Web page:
million, this year.



    But the fact that Yamamoto and SINV decided not to use the designer's
    name on the Coming Soon label suggests that it is creative content, and
    not only the status factor of a label, that is driving the second-line
    business today. "We believe that the design should be more than
    enough," Braglia said.



    Yamamoto's first Coming Soon collection, with some 350 references and
    an emphasis on jeans and knitwear, will be unveiled to the trade in
    January during men's fashion week in Milan.



    "It should be quite an affordable line. It's young and contemporary,"
    Braglia said. "I think a line like this could have a really great
    potential."



    In an interview, Keizo Tamoto, Yamamoto's executive vice president and
    ceo, said Coming Soon is targeted at young consumers looking to trade
    up from streetwear to "something with a little bit of elegance, a more
    simple way of dressing."



    Tamoto allowed that Yamamoto's signature collection, mostly tailored,
    is often so singular that, "if you buy a Yohji jacket, you need Yohji
    pants and maybe you need also a Yohji shirt and shoes. It's a very
    dangerous line." By contrast, Coming Soon is described as a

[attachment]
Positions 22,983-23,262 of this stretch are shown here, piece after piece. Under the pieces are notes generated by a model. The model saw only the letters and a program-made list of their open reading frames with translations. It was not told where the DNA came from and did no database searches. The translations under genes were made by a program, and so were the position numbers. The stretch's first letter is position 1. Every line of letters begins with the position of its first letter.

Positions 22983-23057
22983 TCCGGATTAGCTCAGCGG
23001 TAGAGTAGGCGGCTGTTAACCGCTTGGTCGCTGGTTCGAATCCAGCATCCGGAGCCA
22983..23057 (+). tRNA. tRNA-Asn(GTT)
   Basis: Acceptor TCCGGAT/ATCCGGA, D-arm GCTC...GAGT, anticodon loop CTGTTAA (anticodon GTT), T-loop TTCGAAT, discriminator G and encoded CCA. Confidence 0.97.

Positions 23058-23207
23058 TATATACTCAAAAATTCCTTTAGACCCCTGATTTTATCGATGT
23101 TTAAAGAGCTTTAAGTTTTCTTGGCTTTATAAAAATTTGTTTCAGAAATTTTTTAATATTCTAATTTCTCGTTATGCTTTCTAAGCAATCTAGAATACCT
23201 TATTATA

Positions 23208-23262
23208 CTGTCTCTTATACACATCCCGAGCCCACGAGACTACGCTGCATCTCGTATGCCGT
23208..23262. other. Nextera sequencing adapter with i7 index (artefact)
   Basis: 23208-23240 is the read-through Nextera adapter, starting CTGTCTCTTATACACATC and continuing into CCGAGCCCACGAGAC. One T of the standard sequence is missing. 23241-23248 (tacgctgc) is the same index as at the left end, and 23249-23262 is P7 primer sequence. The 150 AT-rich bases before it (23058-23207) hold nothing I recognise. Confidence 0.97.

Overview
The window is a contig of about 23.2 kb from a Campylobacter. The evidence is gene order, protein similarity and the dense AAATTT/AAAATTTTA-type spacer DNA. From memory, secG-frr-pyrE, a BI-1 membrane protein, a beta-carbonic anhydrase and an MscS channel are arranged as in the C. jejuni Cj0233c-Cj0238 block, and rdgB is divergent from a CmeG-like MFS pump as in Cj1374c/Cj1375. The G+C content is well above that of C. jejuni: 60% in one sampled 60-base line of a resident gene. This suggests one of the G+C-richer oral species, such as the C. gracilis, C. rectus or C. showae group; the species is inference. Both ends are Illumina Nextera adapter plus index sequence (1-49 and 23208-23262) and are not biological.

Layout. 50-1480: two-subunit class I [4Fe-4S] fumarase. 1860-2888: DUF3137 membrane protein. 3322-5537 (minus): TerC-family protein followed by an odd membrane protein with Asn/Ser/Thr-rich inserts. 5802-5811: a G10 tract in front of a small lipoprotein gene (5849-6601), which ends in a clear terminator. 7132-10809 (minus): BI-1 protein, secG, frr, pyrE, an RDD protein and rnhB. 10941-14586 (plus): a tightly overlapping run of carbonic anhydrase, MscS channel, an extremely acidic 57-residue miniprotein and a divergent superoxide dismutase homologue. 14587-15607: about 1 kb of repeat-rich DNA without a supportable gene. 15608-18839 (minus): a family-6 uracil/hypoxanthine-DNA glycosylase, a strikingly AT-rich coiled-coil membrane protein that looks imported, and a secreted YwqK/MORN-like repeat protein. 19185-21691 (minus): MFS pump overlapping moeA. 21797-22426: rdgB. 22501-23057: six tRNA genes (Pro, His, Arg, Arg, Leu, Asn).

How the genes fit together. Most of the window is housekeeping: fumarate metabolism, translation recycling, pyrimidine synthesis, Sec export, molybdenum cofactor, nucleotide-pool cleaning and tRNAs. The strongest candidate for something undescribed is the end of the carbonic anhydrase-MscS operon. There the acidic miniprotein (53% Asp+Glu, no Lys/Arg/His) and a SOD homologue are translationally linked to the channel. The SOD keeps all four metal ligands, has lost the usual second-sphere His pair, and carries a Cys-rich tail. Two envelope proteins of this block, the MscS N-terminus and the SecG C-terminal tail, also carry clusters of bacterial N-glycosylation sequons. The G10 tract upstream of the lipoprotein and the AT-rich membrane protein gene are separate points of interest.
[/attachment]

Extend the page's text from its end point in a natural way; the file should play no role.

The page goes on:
mix-and-match collection of easy-to-wear styles, from blouson jackets
    to T-shirts and accessories.



    The partners said the new line could be sold in as many as 800 doors in
    Europe, mostly independent specialty stores, which compares with about
    250 for Y's, Yamamoto's main sportswear collection. In America, Braglia
    is gunning for about 100 select department stores and specialty
    retailers over three years. Yohji Yamamoto Inc. will handle Japanese
    distribution.



    Prices have yet to be finalized, but Tamoto said most jeans would
    retail from 150 euros, or $207, to 230 euros, or $317, with knitwear
    averaging from 120 euros, or $165.60, to 200 euros, or $276. T-shirts
    will start at about 70 euros, or $96.60.



    Over the past five years, Yamamoto has been broadening the reach of his
    brand with new apparel lines and product categories, including his Y-3
    sportswear collection with Adidas, his luggage and accessories line
    with Mandarina Duck and his fine jewelry with Mikimoto.



    Yamamoto also has been expanding his retail network, with his largest
    store in the world slated to open later this month in Antwerp, Belgium,
    showcasing his signature line, the Y's range, fine jewelry and Limi
    Feu, the collection of his daughter, who is showing her spring
    collection during Paris Fashion Week. Next up is a unit on Gansevoort
    Street in New York's Meatpacking District, slated to open in January,
    followed by a three-level unit on Rue Cambon in Paris in March.



    Tamoto noted that sales of Yohji Yamamoto and Y's in Japan have
    remained unchanged for the last few years, at around 9 billion yen, or
    $77 million. International sales total about 4 billion yen, or $34
    million, including retail and wholesale.